• Select color schemes and a course theme that are appropriate for age and culture. Consider having your administrator build some custom themes, or if you are using Learn SP8, look at the 50 or so course themes and select one that fits your students and subject matter.Use group activities with care. Not ever meeting people in person in true distance education situations can make communication among course members difficult, especially when there are cultural differences. Age and gender differences can be hard to overcome without clear communication and allowing flexibility for self-selecting group work.Many families have specific expectations for their children that can interfere with participation. Creating guest and observer accounts allows family members to understand what is happening in the course and help children succeed.Use tools like SafeAssign to teach students about the correct and expected ways to site work and avoid plagiarism.
  • Lots of people find routine computer use difficult. Some younger students may have never used a computer before. Other students who speak English as a second or other language might never have used a computer before. The same is true for older adults returning to school. All of these students might be hesitant or intimidated using computers and related technology.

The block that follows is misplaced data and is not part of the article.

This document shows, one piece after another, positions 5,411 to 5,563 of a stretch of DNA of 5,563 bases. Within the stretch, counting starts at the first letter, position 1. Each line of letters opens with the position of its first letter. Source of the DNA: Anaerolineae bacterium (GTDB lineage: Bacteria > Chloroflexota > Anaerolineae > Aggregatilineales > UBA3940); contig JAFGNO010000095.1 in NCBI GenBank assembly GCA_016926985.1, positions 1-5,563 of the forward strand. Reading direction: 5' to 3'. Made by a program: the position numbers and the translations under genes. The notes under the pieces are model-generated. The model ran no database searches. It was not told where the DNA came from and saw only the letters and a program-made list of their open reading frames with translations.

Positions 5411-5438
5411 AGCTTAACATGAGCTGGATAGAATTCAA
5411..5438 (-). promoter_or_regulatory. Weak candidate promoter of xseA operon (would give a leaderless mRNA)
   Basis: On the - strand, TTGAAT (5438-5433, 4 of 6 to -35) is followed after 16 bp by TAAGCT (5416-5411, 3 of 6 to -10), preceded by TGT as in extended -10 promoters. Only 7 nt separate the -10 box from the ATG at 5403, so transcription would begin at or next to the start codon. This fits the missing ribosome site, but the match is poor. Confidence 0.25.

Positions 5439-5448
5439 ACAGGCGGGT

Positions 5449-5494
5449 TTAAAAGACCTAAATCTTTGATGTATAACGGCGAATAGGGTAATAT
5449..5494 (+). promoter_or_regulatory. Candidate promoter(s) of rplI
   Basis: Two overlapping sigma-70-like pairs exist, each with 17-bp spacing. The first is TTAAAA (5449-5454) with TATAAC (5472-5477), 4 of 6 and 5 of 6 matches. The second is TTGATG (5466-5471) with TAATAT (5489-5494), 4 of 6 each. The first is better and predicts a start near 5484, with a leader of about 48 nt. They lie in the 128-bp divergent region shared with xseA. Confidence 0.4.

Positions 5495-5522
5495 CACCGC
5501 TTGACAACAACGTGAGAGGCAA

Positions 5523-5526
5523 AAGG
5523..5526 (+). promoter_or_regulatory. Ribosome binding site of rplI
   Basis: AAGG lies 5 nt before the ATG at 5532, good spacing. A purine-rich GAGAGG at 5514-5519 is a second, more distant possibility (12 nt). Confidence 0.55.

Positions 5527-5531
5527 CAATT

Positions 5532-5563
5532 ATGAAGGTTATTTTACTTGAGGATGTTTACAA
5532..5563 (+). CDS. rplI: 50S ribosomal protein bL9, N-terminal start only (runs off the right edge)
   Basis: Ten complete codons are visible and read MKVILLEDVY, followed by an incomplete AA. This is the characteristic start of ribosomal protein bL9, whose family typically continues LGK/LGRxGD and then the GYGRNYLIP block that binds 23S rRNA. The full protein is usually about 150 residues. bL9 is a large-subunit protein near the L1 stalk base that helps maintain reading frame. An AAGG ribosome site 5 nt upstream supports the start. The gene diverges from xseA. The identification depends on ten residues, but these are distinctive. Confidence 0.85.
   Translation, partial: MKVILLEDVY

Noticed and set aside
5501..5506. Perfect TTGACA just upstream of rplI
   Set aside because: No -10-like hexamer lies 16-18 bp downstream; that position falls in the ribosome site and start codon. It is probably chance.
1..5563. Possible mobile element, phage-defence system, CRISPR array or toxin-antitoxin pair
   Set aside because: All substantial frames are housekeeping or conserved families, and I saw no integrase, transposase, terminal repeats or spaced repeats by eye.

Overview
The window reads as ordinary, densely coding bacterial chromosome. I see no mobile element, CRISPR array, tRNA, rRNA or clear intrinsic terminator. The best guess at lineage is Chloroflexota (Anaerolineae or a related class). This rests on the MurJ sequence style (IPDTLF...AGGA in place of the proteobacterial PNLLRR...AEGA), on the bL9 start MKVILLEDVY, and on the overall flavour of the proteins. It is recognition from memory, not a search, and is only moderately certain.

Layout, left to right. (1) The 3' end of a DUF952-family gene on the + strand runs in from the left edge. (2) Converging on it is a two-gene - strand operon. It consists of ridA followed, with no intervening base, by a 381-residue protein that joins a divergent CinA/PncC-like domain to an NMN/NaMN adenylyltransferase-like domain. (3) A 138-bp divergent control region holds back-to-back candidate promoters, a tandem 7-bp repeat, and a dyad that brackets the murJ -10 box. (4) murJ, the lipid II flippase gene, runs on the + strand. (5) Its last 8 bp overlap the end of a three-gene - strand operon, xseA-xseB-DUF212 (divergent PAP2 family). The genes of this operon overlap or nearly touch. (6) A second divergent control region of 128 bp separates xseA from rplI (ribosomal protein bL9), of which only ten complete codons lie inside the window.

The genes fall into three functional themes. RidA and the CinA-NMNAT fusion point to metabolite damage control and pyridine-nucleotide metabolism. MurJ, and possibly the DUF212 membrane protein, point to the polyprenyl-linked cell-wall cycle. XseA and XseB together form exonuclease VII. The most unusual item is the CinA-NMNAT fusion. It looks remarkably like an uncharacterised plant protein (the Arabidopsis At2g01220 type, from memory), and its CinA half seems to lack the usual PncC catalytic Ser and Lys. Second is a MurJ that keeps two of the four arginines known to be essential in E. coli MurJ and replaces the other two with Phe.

• OrientationGlossaryLinks to IT and other help linesMeet face-to-face if possibleAssign a mentorSmall groups
  • To learn more about universal design and accessibility you can download and install a self-paced Blackboard course.
  • Awareness of the international definitions and having empathy for challenges people face in learning online combined with Blackboard Learn sets the stage for building accessible content for online courses. Content that is accessible and designed using universal design principles will deliver the promise of education for all. I am happy to take questions at this point.
  • Accessible Blackboard Part 2

    1. 1. Accessible Blackboard
    2. 2. Beth MacNeil Stinson
    3. 3. About You
    4. 4. Outline of Today’s Session
    5. 5. What is a Disability?
    6. 6. International Classification ofFunctioning, Disability, and Health
    7. 7. The Blackboard Learn Platform isAccessible
    8. 8. Structure
    9. 9. Assessments
    10. 10. Course Content
    11. 11. Collaboration
    12. 12. Awareness Through Empathy
    13. 13. Student Services
    15. 15. Learning and Cognitive Disabilities
    16. 16. In Blackboard
    17. 17. Sensory and Physical
    18. 18. In Blackboard
    19. 19. Neurological and Psychological
    20. 20. In Blackboard
    21. 21. English as Second or OtherLanguage
    22. 22. In Blackboard
    23. 23. Culture and Customs
    24. 24. In Blackboard
    25. 25. Limited Access or Experience withTechnology
    26. 26. In Blackboard
    27. 27. Universal Design Summary
    28. 28. A Happy Ending Awareness +